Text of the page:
Being out in the countryside with my dogs gives me time to think. I’ve learnt the pleasure of solitude without being lonely, and that’s a good feeling for me.

Welcome to "Man with two dogs" - the family website for dog owners and dog walkers.

This is my countryside diary which appears each Saturday in the Dundee Courier newspaper.

Poetry and peace for a perfect walk

January 20th, 2018

012GLENESK HAS been part of my life all of my life. My earliest memories of the glen go back to about 1946 when petrol became more available post-war, and of picnics at a favourite spot of my mother’s by the side of the River North Esk.

She always built a fire and boiled water for tea, claiming it never tasted better than when brewed in the outdoors. Looking back it seems strange now that she filled the kettle with water from the kitchen tap, stuffing the spout with greaseproof paper, and carried it down to the riverside. I’ve never known what possibly could have been the objection to fresh mountain water from the river – perhaps she had anxieties about the natural functions of sheep – but at that age it doesn’t cross your mind to question what your mother does.

It was a steep brae from the riverside back up to the road and the car, hard work for wee legs, and I remember my father carrying me the last bit on his shoulders. And I’ve been drawn to the glen ever since.

Duncan Fraser in his book Discovering Angus and Mearns describes Glenesk as Glen of the Whisky Bothies and the Saint, and writes – Few people would deny that Glenesk is the loveliest of the Angus Glens, the most varied in character and by far the most romantic in its history and legends.

He was not the only writer captivated by Glenesk. Montrose poet, Helen Cruickshank, had an enduring love of the glen. The dedication in her collection of poems, Sea Buckthorn, is To Glenesk – …”Another stream is running in my blood, grown dearer thro’ the years: one loved since childhood like a mother’s face no child can e’er portray.”

Helen Cruickshank’s contemporary and equally well known Montrose poet, Violet Jacob, was another inspired by Glenesk. Her poem, The Banks of the Esk, from the collection Bonnie Joann begins – “Gin I were whaur the rowans hang / Their berried heids aside the river, / I’d hear the water slip alang, / The rowan-leaves abune me shiver; / And winds frae Angus braes wad sail / To blaw me dreams owre peat and gale.”

Locally, Glenesk was known as Glen of the Rowans so you might expect to see “the sentinel rowan’s scarlet flame” on the Hill of Rowan down whose flank the old illicit whisky trail winds. It’s bare of any trees these days, let alone rowans, but wherever you are in the glen it’s readily identifiable by the Rowan Tower crowning its summit.

Should you ever find A Glen Anthology, a small collection of Glenesk poems edited by Greta Michie, snap it up. Reading it you’ll understand the hold the glen has not just on the Glenners, but on Glenners by adoption who have been infected by a lifelong love of the area.

Which brings me, in a roundabout way, to the point of this week’s piece.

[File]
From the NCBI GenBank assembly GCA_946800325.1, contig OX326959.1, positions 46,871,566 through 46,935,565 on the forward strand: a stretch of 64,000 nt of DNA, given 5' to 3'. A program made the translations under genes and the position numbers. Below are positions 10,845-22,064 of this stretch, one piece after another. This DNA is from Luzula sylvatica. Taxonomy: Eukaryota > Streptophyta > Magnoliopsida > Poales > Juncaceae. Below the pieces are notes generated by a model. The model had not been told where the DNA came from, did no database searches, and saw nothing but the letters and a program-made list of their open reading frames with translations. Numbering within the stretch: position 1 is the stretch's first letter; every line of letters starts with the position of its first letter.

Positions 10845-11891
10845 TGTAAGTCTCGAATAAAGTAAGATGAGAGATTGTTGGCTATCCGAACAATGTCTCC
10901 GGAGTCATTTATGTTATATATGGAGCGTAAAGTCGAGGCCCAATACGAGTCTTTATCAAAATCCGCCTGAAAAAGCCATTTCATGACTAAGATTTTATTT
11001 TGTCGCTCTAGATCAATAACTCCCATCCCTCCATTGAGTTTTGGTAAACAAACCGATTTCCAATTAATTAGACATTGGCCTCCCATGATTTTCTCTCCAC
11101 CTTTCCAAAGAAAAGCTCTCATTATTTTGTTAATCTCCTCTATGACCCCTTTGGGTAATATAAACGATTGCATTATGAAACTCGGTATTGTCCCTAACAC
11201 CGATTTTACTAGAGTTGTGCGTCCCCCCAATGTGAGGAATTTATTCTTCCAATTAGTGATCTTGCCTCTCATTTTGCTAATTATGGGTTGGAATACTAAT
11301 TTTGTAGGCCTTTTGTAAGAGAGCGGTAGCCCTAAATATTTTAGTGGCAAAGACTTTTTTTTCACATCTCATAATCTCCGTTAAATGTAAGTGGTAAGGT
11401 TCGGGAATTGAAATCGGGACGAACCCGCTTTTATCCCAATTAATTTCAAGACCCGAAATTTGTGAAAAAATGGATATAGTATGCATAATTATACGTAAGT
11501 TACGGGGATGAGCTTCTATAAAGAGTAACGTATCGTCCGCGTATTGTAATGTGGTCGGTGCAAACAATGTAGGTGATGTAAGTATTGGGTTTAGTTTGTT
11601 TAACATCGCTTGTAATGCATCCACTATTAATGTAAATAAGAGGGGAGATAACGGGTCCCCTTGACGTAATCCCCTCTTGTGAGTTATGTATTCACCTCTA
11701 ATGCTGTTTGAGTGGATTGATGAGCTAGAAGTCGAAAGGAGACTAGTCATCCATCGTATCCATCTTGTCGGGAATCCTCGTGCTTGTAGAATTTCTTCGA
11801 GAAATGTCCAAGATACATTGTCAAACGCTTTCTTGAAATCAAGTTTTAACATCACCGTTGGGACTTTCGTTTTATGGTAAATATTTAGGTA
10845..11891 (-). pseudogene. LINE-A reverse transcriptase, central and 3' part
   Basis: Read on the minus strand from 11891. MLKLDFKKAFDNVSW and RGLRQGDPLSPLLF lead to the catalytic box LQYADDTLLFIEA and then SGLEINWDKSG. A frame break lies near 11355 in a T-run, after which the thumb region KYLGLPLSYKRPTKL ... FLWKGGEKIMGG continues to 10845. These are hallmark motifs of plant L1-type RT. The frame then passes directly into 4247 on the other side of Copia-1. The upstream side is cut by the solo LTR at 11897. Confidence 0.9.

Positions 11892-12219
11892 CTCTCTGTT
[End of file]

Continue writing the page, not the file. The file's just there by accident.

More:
Horsing about
There was just a dusting of snow left on the upper slopes so, to blow away the cobwebs and enjoy a bit of space, Inka and I took ourselves up the glen. I parked at the farm at Glen Effock, a subsidiary glen branching off the upper glen valley.

We were greeted by three garrons, shaggy-maned ponies used to carry shot deer off the hill to the game larder for preparation ready for collection by the game dealer. These days many estates use Argocats, or similar, for this job and its good to see the traditional methods still being followed.

We walked upriver in a fine rain. There was more than a touch of the north in the wind and I was thankful I’d had the foresight to put on several layers. It’s bleak up there in this weather and all I saw was a single mallard duck and a couple of woodpigeons – it will be busier in a couple of months.

Enduring glen
Glenesk is almost unique now as a living, working Scottish glen with an active resident population supporting sporting estates, farming, a waterworks, three churches, Masonic Lodge, WRI, curling club and, until recently, a school.

The Glenesk Retreat and Folk Museum at Tarfside is a fully accredited community museum dedicated to the heritage, history and culture of the glen and is highly regarded by museum professionals.

It is not a dead collection of artefacts but a reflection of the life of the glen community over centuries. Essentially everything in the collections has come from glen families which adds an authenticity to the exhibitions. Put a note in your diary that the museum and restaurant will be opening for its 2018 season on Good Friday, 30th March.

There are endless walks in the glen – to Loch Lee, the whisky smugglers trail, to the Queen’s Well and Balnamoon’s fugitive cave, or more strenuous, moorland walks along the Fungle Road to Deeside. There’s history, atmosphere, wild life, fresh air and, best of all, peace and escape from the tyranny of the mobile phone. Can anyone ask for more?

Written on Saturday, January 20th, 2018 at 8:43 pm for Weekly.